I would say that the best story in the book is "The Anatomy of Wolves", which is about Rosie's first major love—and first major breakup.
This book just couldn't hold my attention, in spite of everything so great and amazing about it. The prose is literary and excellent, the characters are human and realistic, the stories are funny and introspective. It makes me sad that I just couldn't get through the whole book. ...more
I loved this book! Carol Goodman has never disappointed me with her plots, characters, atmospheric thrillers or murder mysteries with so many interlocI loved this book! Carol Goodman has never disappointed me with her plots, characters, atmospheric thrillers or murder mysteries with so many interlocking twists! Her stories are so well-written with each seemingly minor detail coming later to fruition and unlocking a new secret that helps pull the reader towards full closure. Her writing is dream-like; I feel, each time I read one of her books, that I'm falling under a spell. They are the most perfect books and I am always drawn in immediately and never want to put her books down.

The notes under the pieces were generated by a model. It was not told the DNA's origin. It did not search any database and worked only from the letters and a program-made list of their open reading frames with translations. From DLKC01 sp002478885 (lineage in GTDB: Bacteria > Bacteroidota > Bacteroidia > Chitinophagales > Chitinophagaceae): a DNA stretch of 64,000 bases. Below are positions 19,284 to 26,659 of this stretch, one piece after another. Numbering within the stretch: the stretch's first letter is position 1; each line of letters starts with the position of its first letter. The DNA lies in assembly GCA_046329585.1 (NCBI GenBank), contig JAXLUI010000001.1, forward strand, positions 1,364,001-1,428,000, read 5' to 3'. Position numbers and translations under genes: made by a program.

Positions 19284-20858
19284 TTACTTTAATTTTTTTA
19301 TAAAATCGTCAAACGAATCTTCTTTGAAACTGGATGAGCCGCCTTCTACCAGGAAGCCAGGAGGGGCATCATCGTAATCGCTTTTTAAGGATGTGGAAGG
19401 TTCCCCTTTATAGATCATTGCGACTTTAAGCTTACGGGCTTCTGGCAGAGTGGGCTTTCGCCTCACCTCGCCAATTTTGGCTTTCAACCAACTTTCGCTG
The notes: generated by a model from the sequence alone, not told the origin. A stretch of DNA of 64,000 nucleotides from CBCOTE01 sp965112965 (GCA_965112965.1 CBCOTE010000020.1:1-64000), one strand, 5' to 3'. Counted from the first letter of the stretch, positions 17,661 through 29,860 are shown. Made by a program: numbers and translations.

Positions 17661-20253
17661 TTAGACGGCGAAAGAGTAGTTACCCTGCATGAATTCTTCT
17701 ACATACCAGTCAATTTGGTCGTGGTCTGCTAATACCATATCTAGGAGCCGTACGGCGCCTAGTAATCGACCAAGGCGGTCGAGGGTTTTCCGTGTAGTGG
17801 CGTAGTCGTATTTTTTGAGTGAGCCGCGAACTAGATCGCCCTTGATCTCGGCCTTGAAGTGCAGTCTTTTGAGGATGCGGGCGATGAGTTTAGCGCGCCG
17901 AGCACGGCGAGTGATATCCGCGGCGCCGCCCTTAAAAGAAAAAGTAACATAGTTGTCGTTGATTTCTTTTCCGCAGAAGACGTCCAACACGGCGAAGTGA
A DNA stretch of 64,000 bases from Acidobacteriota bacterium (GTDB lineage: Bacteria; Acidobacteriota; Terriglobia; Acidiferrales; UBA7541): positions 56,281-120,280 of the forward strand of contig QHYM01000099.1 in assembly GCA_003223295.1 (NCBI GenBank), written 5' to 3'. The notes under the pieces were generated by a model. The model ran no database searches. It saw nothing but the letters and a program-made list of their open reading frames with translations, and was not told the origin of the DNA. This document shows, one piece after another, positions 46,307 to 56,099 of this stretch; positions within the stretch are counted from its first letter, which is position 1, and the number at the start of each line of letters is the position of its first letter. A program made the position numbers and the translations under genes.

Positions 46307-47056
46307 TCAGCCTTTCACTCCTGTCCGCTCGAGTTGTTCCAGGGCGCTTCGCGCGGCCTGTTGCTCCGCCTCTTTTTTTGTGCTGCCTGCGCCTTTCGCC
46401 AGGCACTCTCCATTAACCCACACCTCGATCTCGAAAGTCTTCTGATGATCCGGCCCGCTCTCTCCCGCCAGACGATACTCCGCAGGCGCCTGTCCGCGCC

As I just finished this, I'm still processing and will review it further later. ...more
**spoiler alert** This was a very enjoyable read, light and fun. It's a retelling of the classic Hans Christen Anderson story "The Little Mermaid", to**spoiler alert** This was a very enjoyable read, light and fun. It's a retelling of the classic Hans Christen Anderson story "The Little Mermaid", told from two points of view: that of The Mermaid, Lenia and that of The Princess, Margrethe, of the North, who both fall deeply in love with Prince Christopher, of the South. Lenia gives up her voice and her family to become human in order to marry the prince, while Margrethe is determined to unite both kingdoms—North and South—in order to avoid another civil war, by marrying Christopher.